1.3GDi is one of Mazdas more recent, efficient Skyactiv diesel engines

1.3GDi is one of Mazda's more recent, efficient Skyactiv diesel engines

Mazda Motor has said it would continue to develop diesel engines even as an increasing number of global carmakers turn their back on the 125 year old technology.

Its executive officer in charge of R&D, Kiyoshi Fujiwara, described diesel as one of the company's strong points, adding there was "no reason" for Mazda to stop developing the technology.

Just last week Nissan said it would shift away from diesel for its light passenger vehicle models and increasingly favour hybrids and electric vehicles (EVs).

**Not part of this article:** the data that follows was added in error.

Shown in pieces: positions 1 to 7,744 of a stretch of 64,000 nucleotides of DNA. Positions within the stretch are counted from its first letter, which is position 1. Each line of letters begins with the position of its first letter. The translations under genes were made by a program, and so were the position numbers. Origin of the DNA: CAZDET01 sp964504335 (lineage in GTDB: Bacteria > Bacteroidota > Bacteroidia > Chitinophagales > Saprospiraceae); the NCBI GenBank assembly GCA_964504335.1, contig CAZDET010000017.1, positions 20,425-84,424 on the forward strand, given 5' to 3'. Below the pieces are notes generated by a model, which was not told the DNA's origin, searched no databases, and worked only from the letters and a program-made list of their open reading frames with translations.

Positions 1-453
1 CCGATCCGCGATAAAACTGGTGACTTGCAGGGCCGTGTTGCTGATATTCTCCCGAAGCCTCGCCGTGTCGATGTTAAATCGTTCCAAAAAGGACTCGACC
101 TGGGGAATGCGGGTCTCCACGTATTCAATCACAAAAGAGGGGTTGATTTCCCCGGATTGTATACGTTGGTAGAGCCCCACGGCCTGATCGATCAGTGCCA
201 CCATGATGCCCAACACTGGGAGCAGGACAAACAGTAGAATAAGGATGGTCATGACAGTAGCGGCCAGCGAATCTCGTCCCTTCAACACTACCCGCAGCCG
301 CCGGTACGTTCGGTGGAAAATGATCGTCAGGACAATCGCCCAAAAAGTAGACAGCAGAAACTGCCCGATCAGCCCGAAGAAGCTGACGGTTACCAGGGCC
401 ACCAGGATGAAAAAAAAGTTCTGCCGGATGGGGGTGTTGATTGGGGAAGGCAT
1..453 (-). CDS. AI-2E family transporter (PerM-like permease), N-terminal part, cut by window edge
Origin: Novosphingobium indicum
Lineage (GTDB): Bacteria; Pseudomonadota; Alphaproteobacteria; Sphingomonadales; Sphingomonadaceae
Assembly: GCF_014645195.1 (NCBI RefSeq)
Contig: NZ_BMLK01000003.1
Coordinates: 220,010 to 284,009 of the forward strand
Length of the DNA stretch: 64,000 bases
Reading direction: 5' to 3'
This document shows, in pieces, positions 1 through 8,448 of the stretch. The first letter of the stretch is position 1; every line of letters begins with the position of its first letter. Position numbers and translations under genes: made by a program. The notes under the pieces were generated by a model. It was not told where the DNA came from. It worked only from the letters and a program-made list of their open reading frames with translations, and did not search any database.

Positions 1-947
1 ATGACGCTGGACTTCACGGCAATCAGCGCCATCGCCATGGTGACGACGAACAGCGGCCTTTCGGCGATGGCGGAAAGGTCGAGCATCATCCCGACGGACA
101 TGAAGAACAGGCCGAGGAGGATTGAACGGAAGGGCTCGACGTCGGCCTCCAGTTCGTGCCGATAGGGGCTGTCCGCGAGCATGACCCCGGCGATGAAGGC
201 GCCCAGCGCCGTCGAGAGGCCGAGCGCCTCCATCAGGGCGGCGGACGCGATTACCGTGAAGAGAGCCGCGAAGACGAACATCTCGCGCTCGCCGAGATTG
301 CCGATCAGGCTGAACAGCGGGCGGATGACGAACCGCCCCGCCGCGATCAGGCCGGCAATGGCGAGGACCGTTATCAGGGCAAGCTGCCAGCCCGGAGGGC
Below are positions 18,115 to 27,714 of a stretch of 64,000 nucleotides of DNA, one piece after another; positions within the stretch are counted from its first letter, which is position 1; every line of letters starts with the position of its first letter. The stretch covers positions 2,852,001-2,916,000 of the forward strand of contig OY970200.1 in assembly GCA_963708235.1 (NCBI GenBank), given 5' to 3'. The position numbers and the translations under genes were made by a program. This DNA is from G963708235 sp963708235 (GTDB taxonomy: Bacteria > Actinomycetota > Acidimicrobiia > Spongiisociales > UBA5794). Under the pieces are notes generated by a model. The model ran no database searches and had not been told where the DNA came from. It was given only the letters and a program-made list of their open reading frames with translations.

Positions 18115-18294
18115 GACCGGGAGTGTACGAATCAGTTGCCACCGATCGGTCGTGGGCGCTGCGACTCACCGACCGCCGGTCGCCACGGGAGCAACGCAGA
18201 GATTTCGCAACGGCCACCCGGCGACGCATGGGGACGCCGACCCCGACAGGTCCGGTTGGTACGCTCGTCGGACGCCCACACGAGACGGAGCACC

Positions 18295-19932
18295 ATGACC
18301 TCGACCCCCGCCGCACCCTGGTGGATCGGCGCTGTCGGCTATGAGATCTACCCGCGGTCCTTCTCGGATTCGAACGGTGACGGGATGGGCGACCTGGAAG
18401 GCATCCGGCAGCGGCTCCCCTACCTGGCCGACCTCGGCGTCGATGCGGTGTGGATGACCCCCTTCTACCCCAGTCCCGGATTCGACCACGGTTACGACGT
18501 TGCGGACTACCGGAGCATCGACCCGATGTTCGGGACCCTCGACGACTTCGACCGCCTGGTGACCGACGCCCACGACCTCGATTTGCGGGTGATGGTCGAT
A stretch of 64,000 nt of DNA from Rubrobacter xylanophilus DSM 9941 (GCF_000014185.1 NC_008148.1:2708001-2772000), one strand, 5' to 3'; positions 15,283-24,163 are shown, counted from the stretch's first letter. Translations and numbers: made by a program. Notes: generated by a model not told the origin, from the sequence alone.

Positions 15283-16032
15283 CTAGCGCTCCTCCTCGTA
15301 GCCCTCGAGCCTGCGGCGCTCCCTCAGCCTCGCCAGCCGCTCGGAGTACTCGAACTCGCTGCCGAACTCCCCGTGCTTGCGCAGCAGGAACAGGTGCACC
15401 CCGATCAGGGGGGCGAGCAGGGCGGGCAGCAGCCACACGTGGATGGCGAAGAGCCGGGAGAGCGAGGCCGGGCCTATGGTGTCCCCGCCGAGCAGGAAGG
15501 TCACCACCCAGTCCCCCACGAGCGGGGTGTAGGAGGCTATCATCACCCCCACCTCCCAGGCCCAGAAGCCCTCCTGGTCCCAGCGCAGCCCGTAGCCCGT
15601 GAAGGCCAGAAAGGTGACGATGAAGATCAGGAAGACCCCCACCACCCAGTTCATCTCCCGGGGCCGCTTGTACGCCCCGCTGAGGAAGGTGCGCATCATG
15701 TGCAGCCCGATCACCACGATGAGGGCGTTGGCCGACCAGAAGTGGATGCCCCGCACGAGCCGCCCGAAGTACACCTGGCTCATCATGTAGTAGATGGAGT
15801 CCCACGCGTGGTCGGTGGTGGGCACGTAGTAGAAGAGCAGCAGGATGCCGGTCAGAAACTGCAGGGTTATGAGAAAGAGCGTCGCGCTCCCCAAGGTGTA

The company said, at some point in the 2020s, it would cease diesel engine production altogether.

Fiat-Chrysler, Subaru, Volvo and Renault have also come out with similar negative statements about diesel recently. 

Fujiwara believes diesel has a future in light passenger vehicles. He noted Mazda's SUV sales have increased significantly in recent years and the benefits of diesel become more obvious the heavier the vehicle.

Mazda plans to launch electric vehicles from 2019 to compete with market leaders Toyota and Nissan but still expects the internal combustion engine to continue to power most cars worldwide for the foreseeable future.